Small, friendly, with a flower on top: robot Tessa is designed to support...
Small, friendly, with a flower on top: robot 'Tessa' is designed to support elderly persons with their daily activities and routine

Article • Shaping daily activities for elderly fragile people

Meet 'Tessa' the little robot helper

‘Hello Tessa. Do you know what I’m doing today?’ a fragile, elderly woman asks tentatively. The small robot she’s addressing has a decorative plant on its head and is wearing a jacket. This is not a funny fantasy. Tessa has proved ‘her’ usefulness and acceptability. The little robot results from a year-long pilot project recently completed in the Netherlands by the Groene Kruis Thuiszorg (GKT), part of De Zorggroep. Everyone is now so enthusiastic about Tessa that this will now continue and expand.

Report: Madeleine van de Wouw

portrait of Jan Willem Heeg
Jan Willem Heeg

During the trial, 65 plug-and-play Tessa robots were deployed among clients in home care. With 1,500 now active – within the next five years a Tessa 'army' could swell to 50,000. That’s the aim of Jan Willem Heeg, partner and COO of Tinybots, developer of the care robot: ‘Thanks to Tessa's efforts, people can remain independent for longer and therefore relieve their daily care.’ 

The small robot provides verbal guidance to people with cognitive disabilities who thus need daily structure. The robot comes ‘empty headed’ with example scripts. These need adaptation and change by the caregiver, who can set questions, instructions, messages and even music via the app, either remotely and/or on the spot. ‘Which questions or instructions depends on what the client needs,’ Heeg points out. ‘This could be instructions to take a shower, or to take medication. Normally it’s the care giver who sees that those tasks are done and has to wait, perhaps considerable time, to see whether those tasks have not been performed. That time is now saved by using the care robot.’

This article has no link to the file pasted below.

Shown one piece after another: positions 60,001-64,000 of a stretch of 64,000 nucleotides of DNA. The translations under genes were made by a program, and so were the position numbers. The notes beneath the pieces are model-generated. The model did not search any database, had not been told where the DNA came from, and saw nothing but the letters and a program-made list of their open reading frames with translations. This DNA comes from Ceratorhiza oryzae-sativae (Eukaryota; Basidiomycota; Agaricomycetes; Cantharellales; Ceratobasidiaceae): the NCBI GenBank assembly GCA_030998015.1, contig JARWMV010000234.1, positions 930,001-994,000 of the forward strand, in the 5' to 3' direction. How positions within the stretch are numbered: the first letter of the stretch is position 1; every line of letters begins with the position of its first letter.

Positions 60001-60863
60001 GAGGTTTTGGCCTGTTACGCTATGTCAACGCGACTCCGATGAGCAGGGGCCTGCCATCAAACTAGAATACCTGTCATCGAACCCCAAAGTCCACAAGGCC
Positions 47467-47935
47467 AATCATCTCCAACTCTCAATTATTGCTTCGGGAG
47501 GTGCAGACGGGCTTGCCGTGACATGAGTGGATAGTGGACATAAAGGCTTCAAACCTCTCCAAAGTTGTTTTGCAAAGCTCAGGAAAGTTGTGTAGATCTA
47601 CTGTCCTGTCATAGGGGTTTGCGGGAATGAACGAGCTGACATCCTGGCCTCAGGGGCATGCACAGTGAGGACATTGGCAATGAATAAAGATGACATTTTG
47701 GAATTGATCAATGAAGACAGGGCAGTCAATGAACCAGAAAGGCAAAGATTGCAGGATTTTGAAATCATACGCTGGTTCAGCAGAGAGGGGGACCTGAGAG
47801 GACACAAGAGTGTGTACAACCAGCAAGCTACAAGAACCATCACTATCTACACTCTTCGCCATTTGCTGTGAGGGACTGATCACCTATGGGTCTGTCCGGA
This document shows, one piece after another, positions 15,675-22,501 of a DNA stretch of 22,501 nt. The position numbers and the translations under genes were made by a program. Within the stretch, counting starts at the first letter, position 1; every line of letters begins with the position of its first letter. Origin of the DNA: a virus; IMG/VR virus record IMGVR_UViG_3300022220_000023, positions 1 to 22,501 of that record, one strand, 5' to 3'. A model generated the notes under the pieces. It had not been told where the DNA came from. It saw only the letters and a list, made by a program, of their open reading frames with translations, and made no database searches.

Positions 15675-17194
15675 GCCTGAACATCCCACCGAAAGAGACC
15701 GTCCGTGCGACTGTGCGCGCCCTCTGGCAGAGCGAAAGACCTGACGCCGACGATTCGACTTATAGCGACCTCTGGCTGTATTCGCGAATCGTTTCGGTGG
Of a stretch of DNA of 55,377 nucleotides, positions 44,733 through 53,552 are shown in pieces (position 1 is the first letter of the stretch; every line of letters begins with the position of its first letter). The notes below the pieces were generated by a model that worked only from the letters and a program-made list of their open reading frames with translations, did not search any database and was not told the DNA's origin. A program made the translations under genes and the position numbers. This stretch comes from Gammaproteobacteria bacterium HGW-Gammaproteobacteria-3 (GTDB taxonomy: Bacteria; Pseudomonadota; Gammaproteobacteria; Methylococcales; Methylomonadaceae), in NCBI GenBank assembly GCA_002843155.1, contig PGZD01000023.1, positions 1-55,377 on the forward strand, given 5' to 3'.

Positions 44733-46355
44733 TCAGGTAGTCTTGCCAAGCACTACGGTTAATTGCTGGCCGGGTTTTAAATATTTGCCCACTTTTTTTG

Tessa asks a question in her own voice, waits for the answer, and sends it to the app. ‘This allows the caregiver to monitor everything. If there is no answer, Tessa asks the question again. It is technically possible to do more, but that can become too complicated for the users,’ Heeg points out. ‘You don’t want this target group to have real conversations and thus get the opportunity not to follow instructions. That’s why we choose questions that are closed within a pre-set time frame and they can only be answered with a “yes” or “no”.’